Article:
Amateur Art Practice and the Everyday in Socialist China

This essay examines amateur art practice during the socialist period in China. It argues that socialist amateur art practice not only changed the class and labour relations that had previously defined the fine arts, but also converted the expert and professional cultures of the fine arts into a grassroots practice of the everyday. Originating from small art study groups at industrial and agricultural sites, amateur artists met to create images depicting their labour and lifestyles. The result was a practice that challenged the art academy as a legitimising site of training, evacuated concepts of artistic genius and technical accomplishment, and embraced media primarily oriented toward the public, as opposed to the market.

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Aesthetics of Socialist Internationalism

Lenin Films in the People’s Republic of China

In the twenty-first century, Lenin’s image in cinema exists as floating textual references to a Maoist collective memory that is sutured to a post-revolutionary existence governed by the Chinese Communist Party. Scholars including Geremie Barmé (2009), Guobin Yang (2003), Ming-bao Yue (2005), and others have identified the ways in which appropriation of revolutionary culture for […]

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Can the Creative Subaltern Speak? Dafen Village Painters, Van Gogh, and the Politics of ‘True Art’

Migrant workers’ artistic aspirations develop within the broader tension between Art as a high-brow, big-money, critically-endorsed global enterprise, and art as the creativity of the everyday. As shown by the case of Dafen village’s worker painters, in today’s China the creative subaltern has become the focus of celebratory state-promoted narratives and investments and, more critically, transnational media and academic investigations. However, despite this newly-acquired visibility, this kind of creative work remains largely excluded from global art circles, as well as the industry’s cash flow and critical appraisals, and continues to be defined by the condition of the artists as localised migrant workers.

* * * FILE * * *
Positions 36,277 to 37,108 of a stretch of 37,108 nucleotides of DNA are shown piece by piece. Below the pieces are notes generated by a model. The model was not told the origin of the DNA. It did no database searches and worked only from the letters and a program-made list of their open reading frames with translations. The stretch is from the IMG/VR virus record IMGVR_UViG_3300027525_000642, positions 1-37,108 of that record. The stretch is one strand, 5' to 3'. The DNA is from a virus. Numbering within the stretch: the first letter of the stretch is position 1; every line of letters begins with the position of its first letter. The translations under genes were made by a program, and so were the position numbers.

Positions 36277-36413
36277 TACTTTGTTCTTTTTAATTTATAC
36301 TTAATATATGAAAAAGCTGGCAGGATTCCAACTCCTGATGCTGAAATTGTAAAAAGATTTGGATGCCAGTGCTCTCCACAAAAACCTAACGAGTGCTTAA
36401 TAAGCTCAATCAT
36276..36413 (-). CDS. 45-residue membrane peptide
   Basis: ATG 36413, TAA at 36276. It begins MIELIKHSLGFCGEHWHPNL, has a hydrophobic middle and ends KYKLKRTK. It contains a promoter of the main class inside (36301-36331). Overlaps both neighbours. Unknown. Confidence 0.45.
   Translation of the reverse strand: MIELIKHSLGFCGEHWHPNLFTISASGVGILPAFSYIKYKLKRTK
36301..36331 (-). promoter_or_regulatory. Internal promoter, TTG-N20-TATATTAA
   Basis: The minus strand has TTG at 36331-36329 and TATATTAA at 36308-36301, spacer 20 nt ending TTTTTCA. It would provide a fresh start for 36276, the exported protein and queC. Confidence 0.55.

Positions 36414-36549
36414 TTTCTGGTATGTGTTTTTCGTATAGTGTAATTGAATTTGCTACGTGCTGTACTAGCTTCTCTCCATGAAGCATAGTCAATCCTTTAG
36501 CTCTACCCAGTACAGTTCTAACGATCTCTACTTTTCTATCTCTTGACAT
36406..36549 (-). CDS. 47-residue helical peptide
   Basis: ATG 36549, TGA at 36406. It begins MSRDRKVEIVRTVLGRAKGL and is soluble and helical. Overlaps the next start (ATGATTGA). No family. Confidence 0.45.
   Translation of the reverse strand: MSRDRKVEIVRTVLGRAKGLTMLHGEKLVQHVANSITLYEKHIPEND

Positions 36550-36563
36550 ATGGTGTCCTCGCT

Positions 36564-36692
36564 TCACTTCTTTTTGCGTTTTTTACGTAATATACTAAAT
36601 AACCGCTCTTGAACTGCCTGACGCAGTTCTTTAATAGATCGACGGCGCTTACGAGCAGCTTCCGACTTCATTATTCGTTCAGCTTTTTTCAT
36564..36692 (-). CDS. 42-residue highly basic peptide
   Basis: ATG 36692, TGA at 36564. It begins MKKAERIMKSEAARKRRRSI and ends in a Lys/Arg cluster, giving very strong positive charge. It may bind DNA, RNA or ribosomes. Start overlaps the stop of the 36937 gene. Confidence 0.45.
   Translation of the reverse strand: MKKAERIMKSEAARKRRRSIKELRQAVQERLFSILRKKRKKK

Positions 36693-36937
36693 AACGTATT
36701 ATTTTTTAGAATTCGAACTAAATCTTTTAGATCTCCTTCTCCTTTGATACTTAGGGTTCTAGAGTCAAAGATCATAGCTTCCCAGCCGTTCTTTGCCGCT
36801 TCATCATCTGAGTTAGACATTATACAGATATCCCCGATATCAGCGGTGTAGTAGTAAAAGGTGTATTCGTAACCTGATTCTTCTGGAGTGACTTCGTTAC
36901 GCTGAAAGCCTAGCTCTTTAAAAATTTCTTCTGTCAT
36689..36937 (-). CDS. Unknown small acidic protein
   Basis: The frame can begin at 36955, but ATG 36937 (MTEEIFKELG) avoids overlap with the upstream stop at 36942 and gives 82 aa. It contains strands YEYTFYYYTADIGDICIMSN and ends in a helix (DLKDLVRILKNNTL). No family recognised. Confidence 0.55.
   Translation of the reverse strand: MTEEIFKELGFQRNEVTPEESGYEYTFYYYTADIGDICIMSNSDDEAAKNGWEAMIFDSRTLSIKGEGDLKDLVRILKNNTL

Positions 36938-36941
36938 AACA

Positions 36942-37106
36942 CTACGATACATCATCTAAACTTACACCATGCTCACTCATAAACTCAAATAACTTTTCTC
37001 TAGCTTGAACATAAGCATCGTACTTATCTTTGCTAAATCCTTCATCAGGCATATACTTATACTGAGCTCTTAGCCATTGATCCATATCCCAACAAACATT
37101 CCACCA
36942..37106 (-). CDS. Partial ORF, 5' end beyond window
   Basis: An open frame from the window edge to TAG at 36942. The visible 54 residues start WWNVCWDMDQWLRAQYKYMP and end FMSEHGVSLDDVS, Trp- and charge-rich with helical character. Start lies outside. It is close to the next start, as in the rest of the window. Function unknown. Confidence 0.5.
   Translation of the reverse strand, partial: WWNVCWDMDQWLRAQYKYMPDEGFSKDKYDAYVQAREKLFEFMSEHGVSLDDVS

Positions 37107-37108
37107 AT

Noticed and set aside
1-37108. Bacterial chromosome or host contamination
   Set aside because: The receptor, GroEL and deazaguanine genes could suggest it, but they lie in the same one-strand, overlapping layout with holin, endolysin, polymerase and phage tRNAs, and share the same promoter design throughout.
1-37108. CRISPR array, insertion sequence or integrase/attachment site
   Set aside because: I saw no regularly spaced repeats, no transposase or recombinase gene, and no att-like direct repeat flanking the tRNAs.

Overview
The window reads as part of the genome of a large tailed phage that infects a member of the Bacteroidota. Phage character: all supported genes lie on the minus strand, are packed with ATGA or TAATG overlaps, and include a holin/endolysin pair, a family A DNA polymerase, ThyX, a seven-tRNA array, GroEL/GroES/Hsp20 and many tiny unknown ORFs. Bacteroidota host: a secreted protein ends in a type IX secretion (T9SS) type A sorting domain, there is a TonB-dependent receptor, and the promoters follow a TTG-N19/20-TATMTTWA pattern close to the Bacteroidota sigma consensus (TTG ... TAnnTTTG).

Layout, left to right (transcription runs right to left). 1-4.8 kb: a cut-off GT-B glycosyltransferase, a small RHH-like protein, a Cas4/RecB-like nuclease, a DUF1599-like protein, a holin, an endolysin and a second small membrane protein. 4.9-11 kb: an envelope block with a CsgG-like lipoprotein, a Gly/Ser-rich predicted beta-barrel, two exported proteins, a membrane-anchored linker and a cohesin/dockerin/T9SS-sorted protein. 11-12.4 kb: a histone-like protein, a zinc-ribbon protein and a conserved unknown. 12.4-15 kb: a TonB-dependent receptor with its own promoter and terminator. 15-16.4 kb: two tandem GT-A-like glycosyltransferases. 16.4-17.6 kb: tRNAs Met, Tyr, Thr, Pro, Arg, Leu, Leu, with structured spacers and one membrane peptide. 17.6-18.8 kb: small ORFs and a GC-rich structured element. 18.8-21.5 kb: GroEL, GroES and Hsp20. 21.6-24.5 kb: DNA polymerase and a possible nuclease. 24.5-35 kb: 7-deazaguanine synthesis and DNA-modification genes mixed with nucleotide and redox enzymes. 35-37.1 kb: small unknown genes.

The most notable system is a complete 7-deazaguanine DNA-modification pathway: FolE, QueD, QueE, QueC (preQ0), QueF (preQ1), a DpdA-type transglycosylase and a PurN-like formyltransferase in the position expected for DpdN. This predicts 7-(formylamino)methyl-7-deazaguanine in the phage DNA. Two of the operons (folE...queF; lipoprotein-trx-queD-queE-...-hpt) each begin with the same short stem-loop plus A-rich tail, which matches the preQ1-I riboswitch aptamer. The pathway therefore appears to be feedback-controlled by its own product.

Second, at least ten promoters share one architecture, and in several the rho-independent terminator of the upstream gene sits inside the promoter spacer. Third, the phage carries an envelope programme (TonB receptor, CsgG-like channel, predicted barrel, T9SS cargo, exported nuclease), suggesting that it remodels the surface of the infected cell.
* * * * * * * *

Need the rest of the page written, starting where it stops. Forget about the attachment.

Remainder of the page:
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Towards a Partisan Aesthetics: Zhou Yang, Chernyshevsky, and ‘Life’

This essay seeks to excavate a Maoist politics of ‘life’ as the grounds for a new, proletarian aesthetics and as a counterpoint to the biologisation of life under authoritarian state formations. It does so through a reading of Mao Zedong’s 1942 Yan’an Talks and their demands that intellectuals immerse themselves in the life of the masses via the theoretical role of Zhou Yang. In doing so, it seeks to suggest answers to the question: how might we conceive of a non-fascist life under late capitalism?

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From Rebellion to Erasure: The Rise and Fall of Urban Folk Rocker Li Zhi

In the summer of 2019, underground rock subculture became an overnight sensation in China through a talent show called ‘Summer of Bands’ (乐队的夏天). What is notable about this resurgence is the role that the Party-state played in it. The quest of the Chinese authorities for soft power and cultural legitimacy, aimed at ‘[winning] the hearts […]

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World Factory

The decade from roughly 2005 to 2015 might one day prove to have been one of those distinctive periods in Chinese social, political, and cultural history—one with clear demarcations marking its before and after, a time of possibilities explored and foreclosed, when other futures could have been imagined. Unlike the 1980s, with its burst of […]

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Poetry after the Future

In this essay, Sorace reads migrant-worker poetry alongside Marx to index the trace of a different future in the exploitation and alienation of the present. Worker poets write about lost youth, severed fingers, irregular periods, and labour congealed in commodities for export. The future promised by communism has been erased by a seemingly eternal capitalist present. To dream again requires new acts of poetic and political imagination.

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A Proletarian Nora: Discussing Fan Yusu

In 2017, migrant worker Fan Yusu became an overnight sensation in China after publishing her memoir online. Despite the fact that she has produced several more literary works, her artistic production is seldom considered from a literary perspective. To fill this gap, this essay endeavours to analyse some of the main elements that shape Fan’s output, arguing that it is an exemplar of contemporary working-class literature.

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Risk: The Hidden Power of Art Creation

Performance artists have been subjecting their bodies to physical ordeals, risk, and even the possibility of death. In this essay, Cai Qing introduces famous examples of performance art in China and abroad that entailed violence done to the body. Under China’s authoritarian model of capitalism, the body is subject to numerous cross-cutting disciplinary forces; to invent something new, the performance artist must jump into the unknown.

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How Does the Phoenix Achieve Nirvana?

In the spring of 2007, at the first meeting of the Asian Council at the Guggenheim, while introducing his works Chinese artist Xu Bing mentioned Joseph Beuys and Mao Zedong. Beuys is an object of emulation for China’s ‘85’ [1985] new art movement. When Xu first arrived in the United States and heard a recording […]

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